ISS crew watches the video feed of the launch while in orbit. The large interior space of the ISS modules is very evident. Another astronaut can be seen in the connecting module farther back. The crew has been busy decorating ISS with a Christmas theme, though not seen in this screenshot. We'll see more of the Christmas spirit during docking procedures and the welcome aboard ceremony on Friday.

Tuesday, December 20, 2011

Battle Field Promotions and Brittney's Last Mission Recorded for Posterity.

"crackle. hiss. static...... static.......crackle"
[coming in soft, then louder] This is the BBC World Service.

London Calling.....
Today the forces of KAOS swept across the northern frontier breaking through the Imaginarium's defenses in several sectors. Imagination is in full retreat before Reason's Black Guard. The enemy grows in strength and momentum - hour by hour and day by day.

New Home Guard recruts await their medicals and orders.
The Minister of Defense explained, "Extreme times require extreme measures."

The Imaginarium's Home Guard has been mobilized. New recruits are gathering at the induction centers waiting for their medicals and orders. Many are still in their teens. The Ministry of Defense explains that extreme action is required if the enemy is to be stopped.

We have a reporter at the Induction Center. Our connection isn't without its problems so you may have to sit closer to your wireless to hear properly.

Margaret are you there? This is London calling.

[A woman's voice comes in over a field of static]
London, I'm here at the Imaginarium's Center Street Induction Center. I'm standing here in a hallway waiting for the doors to open and the selection process to begin.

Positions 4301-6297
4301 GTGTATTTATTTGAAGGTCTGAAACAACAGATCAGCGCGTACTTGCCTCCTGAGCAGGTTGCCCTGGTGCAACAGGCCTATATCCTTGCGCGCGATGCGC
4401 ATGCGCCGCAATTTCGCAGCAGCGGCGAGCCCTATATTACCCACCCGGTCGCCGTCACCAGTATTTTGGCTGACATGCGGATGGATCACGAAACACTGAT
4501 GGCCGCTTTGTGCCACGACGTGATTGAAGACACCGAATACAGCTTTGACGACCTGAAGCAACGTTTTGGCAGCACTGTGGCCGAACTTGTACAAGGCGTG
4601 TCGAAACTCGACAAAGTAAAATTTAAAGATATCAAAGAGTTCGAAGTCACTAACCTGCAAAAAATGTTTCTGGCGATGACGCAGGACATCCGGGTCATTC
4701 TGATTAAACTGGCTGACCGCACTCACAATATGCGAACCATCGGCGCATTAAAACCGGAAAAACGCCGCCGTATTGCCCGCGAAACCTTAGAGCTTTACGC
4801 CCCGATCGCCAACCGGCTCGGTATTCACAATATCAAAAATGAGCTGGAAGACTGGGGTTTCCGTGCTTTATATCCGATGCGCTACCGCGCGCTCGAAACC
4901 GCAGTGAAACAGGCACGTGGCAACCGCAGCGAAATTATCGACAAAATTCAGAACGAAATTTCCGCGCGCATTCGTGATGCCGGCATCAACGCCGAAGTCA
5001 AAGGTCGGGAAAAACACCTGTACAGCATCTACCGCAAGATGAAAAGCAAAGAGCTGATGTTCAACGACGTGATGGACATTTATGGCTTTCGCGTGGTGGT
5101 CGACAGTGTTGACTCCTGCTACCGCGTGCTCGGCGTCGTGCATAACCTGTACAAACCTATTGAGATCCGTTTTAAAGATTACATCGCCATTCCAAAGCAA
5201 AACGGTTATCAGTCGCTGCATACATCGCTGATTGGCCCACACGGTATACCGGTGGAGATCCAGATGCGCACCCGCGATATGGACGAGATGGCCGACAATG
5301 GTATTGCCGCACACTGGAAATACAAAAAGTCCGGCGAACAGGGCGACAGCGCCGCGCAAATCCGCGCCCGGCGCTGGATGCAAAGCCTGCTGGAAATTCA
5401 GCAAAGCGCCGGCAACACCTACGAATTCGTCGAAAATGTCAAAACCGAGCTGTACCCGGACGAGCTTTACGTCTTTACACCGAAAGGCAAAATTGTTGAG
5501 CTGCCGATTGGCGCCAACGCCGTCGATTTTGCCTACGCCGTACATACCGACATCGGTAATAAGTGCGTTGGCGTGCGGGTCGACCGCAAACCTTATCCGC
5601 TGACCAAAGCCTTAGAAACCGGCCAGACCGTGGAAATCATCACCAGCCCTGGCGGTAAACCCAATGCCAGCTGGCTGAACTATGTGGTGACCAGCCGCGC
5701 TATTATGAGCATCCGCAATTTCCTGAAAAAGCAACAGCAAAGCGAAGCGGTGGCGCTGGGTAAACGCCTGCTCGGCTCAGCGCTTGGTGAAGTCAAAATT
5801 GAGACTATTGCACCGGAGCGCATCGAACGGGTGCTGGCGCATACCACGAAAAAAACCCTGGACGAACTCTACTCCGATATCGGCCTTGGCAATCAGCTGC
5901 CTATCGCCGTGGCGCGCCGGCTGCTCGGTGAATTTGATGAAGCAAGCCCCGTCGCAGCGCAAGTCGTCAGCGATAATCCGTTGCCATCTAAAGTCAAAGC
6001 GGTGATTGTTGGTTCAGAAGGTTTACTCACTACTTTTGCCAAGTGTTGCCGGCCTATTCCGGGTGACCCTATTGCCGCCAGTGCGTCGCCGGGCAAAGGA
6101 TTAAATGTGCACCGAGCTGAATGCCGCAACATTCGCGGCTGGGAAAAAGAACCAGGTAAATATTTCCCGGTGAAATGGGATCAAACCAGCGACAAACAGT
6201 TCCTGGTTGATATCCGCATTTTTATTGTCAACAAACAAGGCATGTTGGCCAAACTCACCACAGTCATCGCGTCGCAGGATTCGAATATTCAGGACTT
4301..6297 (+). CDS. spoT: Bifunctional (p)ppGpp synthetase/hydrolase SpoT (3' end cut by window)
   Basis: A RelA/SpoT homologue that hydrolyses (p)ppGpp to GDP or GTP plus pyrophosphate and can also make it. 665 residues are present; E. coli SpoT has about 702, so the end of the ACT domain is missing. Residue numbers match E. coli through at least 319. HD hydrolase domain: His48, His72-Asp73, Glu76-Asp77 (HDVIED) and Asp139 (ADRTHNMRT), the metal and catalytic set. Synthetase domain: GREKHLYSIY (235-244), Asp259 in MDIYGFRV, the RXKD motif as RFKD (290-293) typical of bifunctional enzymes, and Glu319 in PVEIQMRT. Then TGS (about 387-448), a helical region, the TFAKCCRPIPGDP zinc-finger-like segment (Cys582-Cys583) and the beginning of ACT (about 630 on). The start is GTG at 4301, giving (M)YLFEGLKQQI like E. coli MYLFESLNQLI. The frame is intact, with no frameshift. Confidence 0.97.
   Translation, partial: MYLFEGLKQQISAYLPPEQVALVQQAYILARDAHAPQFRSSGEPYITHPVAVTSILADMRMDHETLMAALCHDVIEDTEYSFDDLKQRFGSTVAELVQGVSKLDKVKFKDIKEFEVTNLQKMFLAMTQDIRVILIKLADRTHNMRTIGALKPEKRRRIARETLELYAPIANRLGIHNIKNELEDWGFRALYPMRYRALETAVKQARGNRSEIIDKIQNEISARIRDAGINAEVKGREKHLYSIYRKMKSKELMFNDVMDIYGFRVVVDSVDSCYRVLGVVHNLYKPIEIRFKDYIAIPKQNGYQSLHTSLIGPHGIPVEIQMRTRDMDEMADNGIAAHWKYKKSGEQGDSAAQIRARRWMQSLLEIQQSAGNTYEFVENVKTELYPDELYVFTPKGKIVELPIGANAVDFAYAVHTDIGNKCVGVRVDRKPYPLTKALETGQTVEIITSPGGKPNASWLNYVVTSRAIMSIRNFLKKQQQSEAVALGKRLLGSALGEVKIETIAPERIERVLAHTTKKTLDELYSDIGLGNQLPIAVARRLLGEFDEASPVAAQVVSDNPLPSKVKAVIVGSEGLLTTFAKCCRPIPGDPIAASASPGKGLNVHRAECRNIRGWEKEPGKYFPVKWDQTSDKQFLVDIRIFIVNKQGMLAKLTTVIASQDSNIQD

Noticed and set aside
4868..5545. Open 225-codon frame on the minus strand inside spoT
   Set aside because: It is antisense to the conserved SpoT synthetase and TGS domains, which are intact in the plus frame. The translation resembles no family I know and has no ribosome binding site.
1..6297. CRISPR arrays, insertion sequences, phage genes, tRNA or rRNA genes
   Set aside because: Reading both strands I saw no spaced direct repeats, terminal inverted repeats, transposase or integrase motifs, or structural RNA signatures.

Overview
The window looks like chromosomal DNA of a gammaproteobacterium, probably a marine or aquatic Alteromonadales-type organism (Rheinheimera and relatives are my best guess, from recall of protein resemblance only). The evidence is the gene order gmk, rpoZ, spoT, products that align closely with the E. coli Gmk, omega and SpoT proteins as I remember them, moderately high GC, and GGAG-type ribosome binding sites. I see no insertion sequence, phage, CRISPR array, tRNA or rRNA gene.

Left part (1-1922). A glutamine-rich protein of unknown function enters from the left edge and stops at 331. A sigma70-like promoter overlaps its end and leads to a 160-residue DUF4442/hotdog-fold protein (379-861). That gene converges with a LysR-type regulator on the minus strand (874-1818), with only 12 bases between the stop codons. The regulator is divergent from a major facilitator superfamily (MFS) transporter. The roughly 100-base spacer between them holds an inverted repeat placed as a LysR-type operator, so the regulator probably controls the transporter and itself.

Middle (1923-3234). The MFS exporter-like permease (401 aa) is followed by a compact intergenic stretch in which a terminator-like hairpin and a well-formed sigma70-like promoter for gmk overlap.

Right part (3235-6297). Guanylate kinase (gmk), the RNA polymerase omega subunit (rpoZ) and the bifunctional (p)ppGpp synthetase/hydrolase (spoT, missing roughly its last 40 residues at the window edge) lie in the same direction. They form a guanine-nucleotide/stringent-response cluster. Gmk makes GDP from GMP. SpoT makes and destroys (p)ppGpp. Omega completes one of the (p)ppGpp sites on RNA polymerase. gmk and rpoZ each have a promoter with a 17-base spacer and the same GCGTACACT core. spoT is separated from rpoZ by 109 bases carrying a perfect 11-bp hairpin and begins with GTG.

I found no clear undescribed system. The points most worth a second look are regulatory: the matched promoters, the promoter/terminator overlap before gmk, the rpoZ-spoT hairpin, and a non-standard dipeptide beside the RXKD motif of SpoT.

[faint explosions are heard in the background].

Judging by the sounds of those explosions we must assume KAOS is getting closer. I believe all our listeners understand that if the Imaginarium falls so goes much of the world's joy.
Fighting to keep that from happening are these young people I'm standing with today. I'd like you to meet one of them. Her name is Emilie. Emilie, please come closer and let me ask you a question. Don't let this microphone scare you. Speak directly into it.

Emilie, you received your orders to report yesterday. What are your feelings at this moment?

"I'm ready. We're young but that won't stop us. There will be nothing left of Imagination by Christmas if we don't do something right now."

[shouts of "Here Here!" are heard from others. Then a powerful explosion. Uninterrupted static follows. Then complete signal loss]

It appears we've lost the signal from the Imaginarium. We will attempt to regain contact.

In other news, we have recently learned of new promotions and assignments. Field Marshall Parker presented the Voyager Award to Lt. Tanner.

Retired Field Marshall Brittney presented the Magellan Award to Lt. Tanner.

Supreme Commander Williamson presented a Year Service Pin to Private Morgan. Private Morgan will be promoted to the rank of Lt. She has been transferred to the Grand Army of the North to work with Field Marshall Casey Voeks.

[Pri. Morgan's voice] "Do I look like I'm afraid of KAOS? We've been fighting them since I can remember. I'm ready for this. Imagination will hold its own against Ignorance and apathy. I'm willing to put it on the line!"